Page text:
From a young age, Helen Britton used art as a form of communication and was soon making jewellery. She still has a cow horn bracelet she made when she was 12 and some earrings made from old beads and fuse wire.
As an artist-jeweller, Britton approaches her practice without distinguishing between forms of creative production: “Some bodies of work contain jewellery, sculpture and drawings; some only one or another — it depends on what I am trying to say.”
Britton is one of the world’s most established artist-jewellers and is known for creating colourful pieces that are just as likely to include recycled plastics as precious stones.
“Preciousness is a construct and culturally driven. All materials are interesting and carry their stories with them,” she says. “I choose the materials because of what they have to say and for no other reason.”
Over the years, she has set blackened silver rings with diamonds and sapphires, or combined silver and pearls with plastic or glass. Her creations are part of jewellery collections of museums such as the Metropolitan Museum of Art in New York and the Stedelijk Museum in Amsterdam.
In her most recent body of work, Arachne’s Garden, Britton played with stones she had collected over her lifetime, such as jasper, agate, garnet, malachite and onyx. Like pictograms constructed in stone, she says the brooches and pendants formed on her table almost by themselves, “while sliding the piles around, animals and insects and flowers appeared, like watching clouds or reading tea leaves”.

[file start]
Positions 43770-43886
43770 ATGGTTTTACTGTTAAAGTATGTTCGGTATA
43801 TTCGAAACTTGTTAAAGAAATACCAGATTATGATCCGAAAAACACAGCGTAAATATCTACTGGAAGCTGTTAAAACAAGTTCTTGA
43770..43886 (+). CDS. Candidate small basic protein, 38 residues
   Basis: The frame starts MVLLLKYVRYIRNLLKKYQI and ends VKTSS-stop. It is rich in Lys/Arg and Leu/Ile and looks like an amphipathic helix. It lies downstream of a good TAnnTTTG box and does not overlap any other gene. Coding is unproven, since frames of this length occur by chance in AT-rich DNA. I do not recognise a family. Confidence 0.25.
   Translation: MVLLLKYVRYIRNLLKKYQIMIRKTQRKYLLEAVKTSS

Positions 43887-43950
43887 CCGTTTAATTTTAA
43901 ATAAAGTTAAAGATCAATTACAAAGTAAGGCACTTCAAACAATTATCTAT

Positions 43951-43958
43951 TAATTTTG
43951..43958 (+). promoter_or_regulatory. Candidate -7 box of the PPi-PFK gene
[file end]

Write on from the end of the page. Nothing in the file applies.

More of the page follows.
Britton’s preference for repurposing materials is deliberate and she notes that with our planet’s resources being constantly depleted, “it is difficult to justify the production of even more things. All I can do is carefully use up what I already have.”
Of her creative process, Britton explains: “It’s hard to say succinctly what I do. Sometimes I don’t know myself. I only know that the work wants to be made, that the selection of materials and choice of art form are dependent on the theme and when a work is finished, I can stand back and see if I have given it enough power and autonomy to live a life in the world without me. That’s the wonder of the creative process. A lot of it remains a mystery even to me.”
Sienna Patti, who has championed artist- jewellers since founding her gallery in Lenox, Massachusetts, in the late 1990s, remarks that while some artists who create jewellery as an extension of their practice have their work outsourced, Britton creates everything herself. Artist-jewellers like Britton, she points out, “choose to communicate their concept intentionally in a jewellery form as opposed to a painter or sculptor who decides to make jewellery”.
Representing artist-jewellers who create their own pieces has greater impact, as Patti notes: “I think that’s quite different from artists conceiving jewellery but who have them made by someone else. I believe there is some power in objects that are made by those who conceive them.”
On Patti’s rostra are a wide variety of artist- jewellers like Melanie Bilenker, who adapts the historic art of Victorian memorial hair jewellery to create self-portraits and scenes on small brooches “drawn” using her own hair and set in gold and silver; and MJ Tyson who melts and reshapes existing objects to create miniature sculptures that are intimate portraits of a person’s presence.
Patti says artist jewellery, like the pieces created by Britton, “are not for someone who wears black day in, day out.” Who would they appeal to, then? Independent women, she shares, “who are comfortable being out in the world with something that might start a conversation with someone. They tend to be slightly older because they are more self-assured.”